Tax changes '˜will penalise Scots wanting to cash in their pension'

Scots who decide to 'cash in' their pension face paying thousands of pounds extra as result of Scotland's new income tax system, the Scottish Conservatives have claimed.

Finance Secretary Derek Mackay delivering his draft Budget for 2018-19. Picture: PA
Finance Secretary Derek Mackay delivering his draft Budget for 2018-19. Picture: PA

Under plans announced by George Osborne when he was Chancellor, anyone in the UK aged 55 or over can take out their full pension pot, with 75 per cent of the cash taxed as income.

Yesterday the Conservatives said Finance Secretary Derek Mackay’s decision to increase tax for those earning more than £33,000 means people in Scotland now face higher tax charges on that pension than they would face if they lived elsewhere in the UK.

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The average pension pot for somebody aged 55-65 is currently £105,000. Scots with such a pension will have to pay an extra £527 if they decide to cash out.

The tax penalty rises for those with higher pensions. According to Conservative analysis, Nicola Sturgeon, who currently has a £241,000 pension pot, would have to pay an extra £1,801 if she decided to claim her pension today.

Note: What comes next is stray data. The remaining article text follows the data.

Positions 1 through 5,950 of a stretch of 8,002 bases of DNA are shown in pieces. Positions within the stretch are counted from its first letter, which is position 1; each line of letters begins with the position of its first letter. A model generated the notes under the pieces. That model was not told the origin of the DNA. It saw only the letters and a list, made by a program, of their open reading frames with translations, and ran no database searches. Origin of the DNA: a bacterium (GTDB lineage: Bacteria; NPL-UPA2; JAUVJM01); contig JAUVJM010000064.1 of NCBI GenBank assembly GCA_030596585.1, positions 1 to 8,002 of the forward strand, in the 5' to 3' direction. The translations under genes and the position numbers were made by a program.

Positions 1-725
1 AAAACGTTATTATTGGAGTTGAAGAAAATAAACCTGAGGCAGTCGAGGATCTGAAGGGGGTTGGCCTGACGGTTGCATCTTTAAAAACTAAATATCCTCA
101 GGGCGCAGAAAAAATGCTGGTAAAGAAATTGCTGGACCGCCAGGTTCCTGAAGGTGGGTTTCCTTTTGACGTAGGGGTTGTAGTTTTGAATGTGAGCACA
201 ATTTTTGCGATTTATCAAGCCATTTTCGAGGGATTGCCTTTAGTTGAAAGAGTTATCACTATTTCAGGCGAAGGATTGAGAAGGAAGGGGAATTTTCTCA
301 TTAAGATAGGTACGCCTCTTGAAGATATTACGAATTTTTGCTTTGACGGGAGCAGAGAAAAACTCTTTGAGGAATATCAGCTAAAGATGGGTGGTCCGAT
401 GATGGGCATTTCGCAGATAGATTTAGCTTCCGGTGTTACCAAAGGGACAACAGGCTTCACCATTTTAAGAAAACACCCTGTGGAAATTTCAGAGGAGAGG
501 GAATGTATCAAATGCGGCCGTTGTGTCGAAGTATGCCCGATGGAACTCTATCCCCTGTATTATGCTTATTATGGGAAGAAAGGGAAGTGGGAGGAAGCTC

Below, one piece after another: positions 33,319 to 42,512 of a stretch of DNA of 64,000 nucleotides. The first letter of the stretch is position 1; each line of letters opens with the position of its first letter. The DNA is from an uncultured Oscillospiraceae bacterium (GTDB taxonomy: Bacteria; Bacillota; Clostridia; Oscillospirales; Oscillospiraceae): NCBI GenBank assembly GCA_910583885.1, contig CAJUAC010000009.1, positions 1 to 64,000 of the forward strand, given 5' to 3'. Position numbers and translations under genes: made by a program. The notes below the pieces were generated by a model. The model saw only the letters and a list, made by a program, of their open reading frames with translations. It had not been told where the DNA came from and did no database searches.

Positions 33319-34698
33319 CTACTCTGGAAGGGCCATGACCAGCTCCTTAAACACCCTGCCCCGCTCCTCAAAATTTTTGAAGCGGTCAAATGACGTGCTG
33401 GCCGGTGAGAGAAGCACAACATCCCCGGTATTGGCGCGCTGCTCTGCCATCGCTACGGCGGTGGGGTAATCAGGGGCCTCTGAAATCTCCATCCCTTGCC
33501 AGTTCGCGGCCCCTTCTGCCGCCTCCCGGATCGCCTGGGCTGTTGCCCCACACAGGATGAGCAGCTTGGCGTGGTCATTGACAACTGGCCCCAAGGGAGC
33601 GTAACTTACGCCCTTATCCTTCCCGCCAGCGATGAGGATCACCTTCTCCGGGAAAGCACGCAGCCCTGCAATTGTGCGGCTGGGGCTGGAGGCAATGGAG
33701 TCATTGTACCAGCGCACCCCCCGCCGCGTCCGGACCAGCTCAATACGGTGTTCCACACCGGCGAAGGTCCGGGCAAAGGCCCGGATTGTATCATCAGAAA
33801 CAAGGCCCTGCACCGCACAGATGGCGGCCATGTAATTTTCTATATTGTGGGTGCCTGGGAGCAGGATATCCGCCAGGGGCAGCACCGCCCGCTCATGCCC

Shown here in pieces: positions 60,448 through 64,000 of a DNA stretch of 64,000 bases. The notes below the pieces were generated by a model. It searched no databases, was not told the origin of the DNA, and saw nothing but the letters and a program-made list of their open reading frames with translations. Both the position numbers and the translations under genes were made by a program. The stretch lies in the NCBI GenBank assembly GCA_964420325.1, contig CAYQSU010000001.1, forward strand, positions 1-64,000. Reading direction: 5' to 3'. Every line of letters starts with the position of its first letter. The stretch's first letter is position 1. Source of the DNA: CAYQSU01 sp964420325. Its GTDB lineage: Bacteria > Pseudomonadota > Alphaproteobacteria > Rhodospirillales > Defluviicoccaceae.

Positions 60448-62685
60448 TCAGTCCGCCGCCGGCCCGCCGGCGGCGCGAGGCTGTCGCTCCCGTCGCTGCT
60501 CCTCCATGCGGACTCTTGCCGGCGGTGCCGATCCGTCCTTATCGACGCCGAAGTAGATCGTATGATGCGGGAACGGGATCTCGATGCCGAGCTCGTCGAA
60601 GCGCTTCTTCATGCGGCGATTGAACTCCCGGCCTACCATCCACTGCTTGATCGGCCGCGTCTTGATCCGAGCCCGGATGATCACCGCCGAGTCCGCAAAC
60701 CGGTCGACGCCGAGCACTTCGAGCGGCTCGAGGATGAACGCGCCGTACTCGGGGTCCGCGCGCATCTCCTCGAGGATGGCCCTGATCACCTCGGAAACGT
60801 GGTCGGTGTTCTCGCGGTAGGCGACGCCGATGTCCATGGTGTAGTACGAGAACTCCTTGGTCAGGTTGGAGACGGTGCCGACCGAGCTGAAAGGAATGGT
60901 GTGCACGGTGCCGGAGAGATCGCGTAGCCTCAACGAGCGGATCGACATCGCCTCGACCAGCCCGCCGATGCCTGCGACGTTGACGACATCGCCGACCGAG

Shadow finance secretary Murdo Fraser MSP said: “The Nat tax will hit Scots during their working life, and now we learn that it could hammer them when they retire too.

“This is a classic unintended consequence of tax rises and shows that the SNP haven’t thought through these half-baked plans. The SNP’s message to Scots who decide they want to access their pension pot is – don’t aspire to save, because the Scottish Government is coming for you.”

He added: “Scotland’s tax powers are there to be used responsibility to help grow the Scottish economy. The SNP is using them to wreck it.”

A Scottish Government spokesman said: “Our new, fairer, income tax policy will protect the 70 per cent of taxpayers – including pensioners – who earn less than £33,000 a year and ensure they pay less tax next year whilst asking those earning more than £33,000 to pay a proportionate amount more.

“Operating Scottish income tax is the responsibility of the UK Government and HMRC have made clear they will ensure the mechanisms for providing pensions tax relief continue to work effectively for Scottish pension savers.”